2
$\begingroup$

I have a particle of mass $m$ and spin $1/2$, in a spherical step potential,

$$ V(r) = \begin{cases} 0 & r<a, \\ V_0>0 & r>a. \end{cases} $$

Now they ask me to find, without solving the problem, the degeneracy of the energy levels for $0<E<V_0$. I'm not really sure how to solve that, I've tried using Cartesian coordinates since that worked out well for $V(r) \propto r^2$, but I don't know how to transform this particular potential.

$\endgroup$
  • $\begingroup$ Have you tried separating the radial and angular parts in the Schrödinger equation? The differential equation for the radial part yields solutions which are spherical Bessel functions (for zero potential) for $V = 0$ and spherical Hankel functions (en.wikipedia.org/wiki/Bessel_function) for $V \neq 0$, each indexed by the angular momentum eigenvalues $l$. The solutions to the angular equation are spherical harmonics, indexed by the $l$ and the magnetic quantum number $m_l$. The values these quantum numbers can take should help you find the degeneracy of energies. $\endgroup$ – Kyle Arean-Raines Jul 23 '16 at 15:01
1
$\begingroup$

The radial part of Schrodinger equation (after separation of the angular part) is of the form $$ -\frac{\hbar ^{2}}{2m}\frac{d^{2}}{dr^{2}}\chi (r)+\frac{\hbar ^{2}}{2m}% \frac{\ell\left(\ell+1\right) }{r^{2}}\chi (r)=\left( E-V_{o}\right) \chi (r)\, ,\qquad \chi(r)=rR(r) $$ where $\Psi(r,\theta,\varphi)=R(r)Y(\theta,\varphi)$. Assuming $E-V_o>0$, one can show (after some tricksy manipulations) that, for fixed angular momentum $\ell$,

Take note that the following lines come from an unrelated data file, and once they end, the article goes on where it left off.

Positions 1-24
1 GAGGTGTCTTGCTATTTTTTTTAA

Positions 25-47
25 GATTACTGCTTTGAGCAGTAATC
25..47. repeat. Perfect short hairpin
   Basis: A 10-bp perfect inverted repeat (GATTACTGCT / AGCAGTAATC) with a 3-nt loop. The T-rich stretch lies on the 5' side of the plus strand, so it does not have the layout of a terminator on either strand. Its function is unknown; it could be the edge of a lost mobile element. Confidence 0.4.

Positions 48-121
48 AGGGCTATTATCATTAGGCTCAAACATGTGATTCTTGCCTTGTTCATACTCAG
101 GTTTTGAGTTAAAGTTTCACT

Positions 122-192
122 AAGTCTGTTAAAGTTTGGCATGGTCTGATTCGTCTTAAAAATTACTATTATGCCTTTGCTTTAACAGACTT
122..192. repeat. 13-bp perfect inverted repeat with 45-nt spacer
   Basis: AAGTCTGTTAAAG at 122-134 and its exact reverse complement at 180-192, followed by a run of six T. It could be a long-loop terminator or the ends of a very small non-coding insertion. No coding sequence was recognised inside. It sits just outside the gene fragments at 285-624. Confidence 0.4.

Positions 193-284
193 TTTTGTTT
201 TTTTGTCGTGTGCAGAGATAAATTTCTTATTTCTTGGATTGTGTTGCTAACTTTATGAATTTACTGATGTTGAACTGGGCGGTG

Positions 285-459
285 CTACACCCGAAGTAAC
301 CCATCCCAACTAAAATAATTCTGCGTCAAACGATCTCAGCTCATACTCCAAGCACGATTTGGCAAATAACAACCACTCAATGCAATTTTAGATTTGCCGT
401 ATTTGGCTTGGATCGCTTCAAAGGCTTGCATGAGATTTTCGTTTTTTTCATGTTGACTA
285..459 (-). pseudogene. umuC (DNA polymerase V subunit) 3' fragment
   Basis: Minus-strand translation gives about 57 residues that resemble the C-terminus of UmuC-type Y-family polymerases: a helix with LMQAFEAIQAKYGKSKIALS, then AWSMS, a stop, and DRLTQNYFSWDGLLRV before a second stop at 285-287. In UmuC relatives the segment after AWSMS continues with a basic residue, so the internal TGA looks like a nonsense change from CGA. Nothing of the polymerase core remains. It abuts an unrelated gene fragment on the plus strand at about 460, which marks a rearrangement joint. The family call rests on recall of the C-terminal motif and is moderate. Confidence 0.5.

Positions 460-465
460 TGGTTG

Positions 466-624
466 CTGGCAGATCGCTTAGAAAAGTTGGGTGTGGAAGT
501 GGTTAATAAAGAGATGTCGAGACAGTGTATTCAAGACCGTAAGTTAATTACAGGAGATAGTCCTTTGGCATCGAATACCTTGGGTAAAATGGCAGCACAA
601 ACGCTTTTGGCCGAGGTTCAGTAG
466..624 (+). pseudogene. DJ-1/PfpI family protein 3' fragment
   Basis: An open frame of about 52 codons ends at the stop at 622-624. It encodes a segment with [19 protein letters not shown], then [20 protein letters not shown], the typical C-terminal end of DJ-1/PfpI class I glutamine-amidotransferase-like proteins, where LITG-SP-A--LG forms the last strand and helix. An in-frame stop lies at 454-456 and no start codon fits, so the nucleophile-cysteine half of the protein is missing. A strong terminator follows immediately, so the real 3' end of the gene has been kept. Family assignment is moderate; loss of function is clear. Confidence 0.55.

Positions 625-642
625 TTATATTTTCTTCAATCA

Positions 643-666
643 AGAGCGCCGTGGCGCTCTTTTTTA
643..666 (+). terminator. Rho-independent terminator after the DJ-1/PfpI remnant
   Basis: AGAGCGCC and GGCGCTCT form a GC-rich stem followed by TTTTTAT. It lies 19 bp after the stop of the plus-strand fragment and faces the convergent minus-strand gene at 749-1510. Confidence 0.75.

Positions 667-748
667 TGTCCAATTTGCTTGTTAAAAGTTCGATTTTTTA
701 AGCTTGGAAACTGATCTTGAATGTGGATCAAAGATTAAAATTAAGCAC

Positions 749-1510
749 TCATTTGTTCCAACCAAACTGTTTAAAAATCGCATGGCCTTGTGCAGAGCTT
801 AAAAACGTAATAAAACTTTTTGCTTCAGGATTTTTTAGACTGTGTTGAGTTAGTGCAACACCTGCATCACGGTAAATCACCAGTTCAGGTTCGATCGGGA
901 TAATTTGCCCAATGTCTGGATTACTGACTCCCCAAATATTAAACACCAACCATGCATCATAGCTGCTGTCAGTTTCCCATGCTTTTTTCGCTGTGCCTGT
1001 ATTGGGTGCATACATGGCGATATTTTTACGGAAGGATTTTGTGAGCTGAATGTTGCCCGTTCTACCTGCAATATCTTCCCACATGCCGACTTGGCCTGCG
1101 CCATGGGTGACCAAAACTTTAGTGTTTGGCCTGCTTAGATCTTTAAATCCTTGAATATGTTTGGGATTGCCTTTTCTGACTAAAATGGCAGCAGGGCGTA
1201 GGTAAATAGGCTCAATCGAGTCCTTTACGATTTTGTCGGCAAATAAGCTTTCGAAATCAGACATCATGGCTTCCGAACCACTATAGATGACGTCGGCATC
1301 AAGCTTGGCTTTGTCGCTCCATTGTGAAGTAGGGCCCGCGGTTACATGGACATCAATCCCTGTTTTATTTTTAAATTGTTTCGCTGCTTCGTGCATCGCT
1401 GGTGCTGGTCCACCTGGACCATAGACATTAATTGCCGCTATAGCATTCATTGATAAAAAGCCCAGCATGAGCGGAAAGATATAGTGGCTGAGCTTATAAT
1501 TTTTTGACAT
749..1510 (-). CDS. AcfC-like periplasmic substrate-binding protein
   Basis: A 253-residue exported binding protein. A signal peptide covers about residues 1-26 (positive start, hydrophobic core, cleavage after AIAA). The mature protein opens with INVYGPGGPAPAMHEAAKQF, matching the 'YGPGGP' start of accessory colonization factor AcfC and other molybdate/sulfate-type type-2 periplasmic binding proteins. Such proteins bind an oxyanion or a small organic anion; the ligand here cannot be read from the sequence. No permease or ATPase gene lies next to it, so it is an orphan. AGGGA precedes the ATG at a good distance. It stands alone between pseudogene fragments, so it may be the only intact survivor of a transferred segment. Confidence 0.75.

$$ R_\ell(\rho)=\rho^\ell\,\xi_\ell(\rho) $$ where $\rho=kr$ and $\xi_\ell(\rho)$ is a spherical Bessel function. This will take care of the classical region. In the classically forbidden region one must use Hankel functions of the first and second kind that will transform the oscillatory spherical Bessel functions into (decreasing) exponentials.

It is then a matching problem similar to the the finite well in 1d, except the solutions are in terms of spherical Bessels and Hankels rather than sine and exponentials. Finding the possible energies thus involves solving a non-trivial transcendental equations involving Bessels, Hankels and their derivatives.

Whether the well has finite depth or infinite depth, the possible energies depend on $\ell$, so different $\ell$'s produce different $E_{n,\ell}$. Here, $n$ numbers the solutions and can also be connected to the number of nodes of the wavefunction (for fixed $\ell$). Thus there are no "accidental" degeneracies. You can find additional details on this webpage.

However, the radial part of Schrodinger equation does not depend on the azimuthal quantum number $m$, so all $m$ values allowed for a given $\ell$ are degenerate. If you throw in spin, you double each of these so a particular value of $E_{n,\ell}$ is $2(2\ell+1)$ times degenerate.

Note that the finite spherical well is seldom used because of non-trivial nature of the transcendental equation. The infinite spherical well (it involves only spherical Bessels and their zeroes, which are tabulated) is occasionally used in understanding low-energy nuclear levels since the nuclear potential is approximately flat and then rapidly shoots upwards.

$\endgroup$

Your Answer

By clicking “Post Your Answer”, you agree to our terms of service, privacy policy and cookie policy

Not the answer you're looking for? Browse other questions tagged or ask your own question.